Also very subtle Mozilla having the eye of Ra/Horas/All seeing eye/eye of providence on the front of your page 🙂 Not like the “about:mozilla/palemoon/iceweasel” ect pages didn’t give away anything.

anonrebel
Guest

Nothing we can do mozilla is controlled too and guess who created TOR? That’s right the government. No such thing as privacy. Look at the RFID chip implants we’re fucked.. I would say switch to a GNU/Linux distro but even Richard Stallman was exposed of being an occult leader of sorts just look up gnu isn’t gng to get my point. :/

For all those who are lazy to do it here’s the link: http://gng.z505.com/

anyone
Guest
anyone
Your conclusion amounts to victim blaming: “Above all, we should be more critical about what information we share voluntarily.” If this advice is to be taken seriously, then let’s illustrate it with an example: You walk into a grocery store. The grocery store performs a quick facial scan to ascertain your mood to gauge how likely you are to cause trouble. You’re sharing this information with the facial recognition system voluntarily. You should be more critical of sharing this information and therefore try not to show emotion. Keep a stoic expression at all times, since who knows maybe that CCTV… Read more »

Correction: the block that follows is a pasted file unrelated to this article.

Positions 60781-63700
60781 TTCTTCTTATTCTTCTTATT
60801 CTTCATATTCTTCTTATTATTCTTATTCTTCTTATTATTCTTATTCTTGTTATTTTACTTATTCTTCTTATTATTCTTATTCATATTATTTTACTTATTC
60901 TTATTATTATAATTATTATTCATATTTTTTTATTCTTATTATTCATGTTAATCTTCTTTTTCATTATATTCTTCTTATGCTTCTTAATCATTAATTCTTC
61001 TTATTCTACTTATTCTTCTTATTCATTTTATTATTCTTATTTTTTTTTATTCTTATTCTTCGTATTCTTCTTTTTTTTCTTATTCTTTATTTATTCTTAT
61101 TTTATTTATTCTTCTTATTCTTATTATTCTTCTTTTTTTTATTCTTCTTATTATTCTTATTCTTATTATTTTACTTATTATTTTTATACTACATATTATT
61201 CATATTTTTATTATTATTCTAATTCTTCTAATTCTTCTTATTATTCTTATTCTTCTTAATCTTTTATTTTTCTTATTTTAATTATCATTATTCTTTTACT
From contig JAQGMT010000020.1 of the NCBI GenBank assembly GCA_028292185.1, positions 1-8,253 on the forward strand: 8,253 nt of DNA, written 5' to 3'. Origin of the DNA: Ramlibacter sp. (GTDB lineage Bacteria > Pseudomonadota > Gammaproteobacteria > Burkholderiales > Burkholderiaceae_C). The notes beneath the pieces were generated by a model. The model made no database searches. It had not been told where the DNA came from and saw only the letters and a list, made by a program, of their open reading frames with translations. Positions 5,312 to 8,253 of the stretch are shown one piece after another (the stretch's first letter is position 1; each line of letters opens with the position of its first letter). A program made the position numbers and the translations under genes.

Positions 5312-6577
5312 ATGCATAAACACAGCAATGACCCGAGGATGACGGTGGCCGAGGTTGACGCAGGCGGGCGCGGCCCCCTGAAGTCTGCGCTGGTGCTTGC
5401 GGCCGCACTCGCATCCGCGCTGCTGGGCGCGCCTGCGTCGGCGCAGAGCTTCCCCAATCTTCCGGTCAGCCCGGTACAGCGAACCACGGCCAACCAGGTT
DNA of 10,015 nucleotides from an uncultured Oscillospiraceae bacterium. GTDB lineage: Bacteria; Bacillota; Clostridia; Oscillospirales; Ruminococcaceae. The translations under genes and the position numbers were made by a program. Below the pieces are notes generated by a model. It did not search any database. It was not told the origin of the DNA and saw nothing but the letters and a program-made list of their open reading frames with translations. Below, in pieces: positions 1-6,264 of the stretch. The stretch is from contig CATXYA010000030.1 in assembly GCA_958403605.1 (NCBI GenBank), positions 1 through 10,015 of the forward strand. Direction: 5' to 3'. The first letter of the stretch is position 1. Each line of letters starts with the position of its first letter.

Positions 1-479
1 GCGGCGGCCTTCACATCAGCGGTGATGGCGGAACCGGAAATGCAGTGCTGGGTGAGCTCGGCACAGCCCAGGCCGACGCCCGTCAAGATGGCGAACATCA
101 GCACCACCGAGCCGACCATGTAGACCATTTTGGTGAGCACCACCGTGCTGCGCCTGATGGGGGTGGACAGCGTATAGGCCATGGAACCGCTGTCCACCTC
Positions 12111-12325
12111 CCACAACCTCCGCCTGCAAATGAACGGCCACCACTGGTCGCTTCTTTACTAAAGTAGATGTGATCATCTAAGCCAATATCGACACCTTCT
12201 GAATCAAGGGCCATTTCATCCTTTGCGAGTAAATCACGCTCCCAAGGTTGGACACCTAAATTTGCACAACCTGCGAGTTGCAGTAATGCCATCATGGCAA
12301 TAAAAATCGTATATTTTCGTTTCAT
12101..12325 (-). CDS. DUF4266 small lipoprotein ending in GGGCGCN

WhiskeyTangoFoxtrot
Guest
WhiskeyTangoFoxtrot
Good points. I would argue that Mozilla chooses the target of least resistance. Much harder to convince profit-centric private corporations to do the right thing than non-paying essentially free individuals. I agree with all your points btw. The issue remains massive data collection and very little transparency or accountability. Furthermore- in your scenario- you enter a store. It is private property. They would argue (IMHO sophistical) that your choice to enter their premises equates to you signing off on their terms and conditions of entry (data collection, data sharing, surveillance behaviour prediction etc)- yet they never provide you with a… Read more »